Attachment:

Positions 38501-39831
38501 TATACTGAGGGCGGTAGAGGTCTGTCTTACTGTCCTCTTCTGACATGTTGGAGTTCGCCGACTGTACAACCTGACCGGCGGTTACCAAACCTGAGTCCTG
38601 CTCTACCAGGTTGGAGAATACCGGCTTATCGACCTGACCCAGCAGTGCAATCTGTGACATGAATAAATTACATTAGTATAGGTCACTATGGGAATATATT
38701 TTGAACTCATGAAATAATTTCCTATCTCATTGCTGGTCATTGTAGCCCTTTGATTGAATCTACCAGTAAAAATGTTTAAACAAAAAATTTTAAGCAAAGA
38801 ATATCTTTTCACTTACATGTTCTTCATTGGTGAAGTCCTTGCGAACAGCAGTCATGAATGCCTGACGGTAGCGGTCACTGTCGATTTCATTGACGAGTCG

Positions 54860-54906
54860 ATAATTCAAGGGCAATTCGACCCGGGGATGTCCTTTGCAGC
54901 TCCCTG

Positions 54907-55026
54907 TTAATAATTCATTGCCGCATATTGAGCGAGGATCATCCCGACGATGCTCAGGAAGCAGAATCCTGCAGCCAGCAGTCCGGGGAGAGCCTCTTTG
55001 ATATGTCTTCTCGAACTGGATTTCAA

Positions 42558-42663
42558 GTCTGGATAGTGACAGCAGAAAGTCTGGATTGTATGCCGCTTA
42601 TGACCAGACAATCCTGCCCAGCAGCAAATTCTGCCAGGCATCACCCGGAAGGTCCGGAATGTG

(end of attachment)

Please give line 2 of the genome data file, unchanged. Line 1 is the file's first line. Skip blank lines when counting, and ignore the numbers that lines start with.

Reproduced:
38501 TATACTGAGGGCGGTAGAGGTCTGTCTTACTGTCCTCTTCTGACATGTTGGAGTTCGCCGACTGTACAACCTGACCGGCGGTTACCAAACCTGAGTCCTG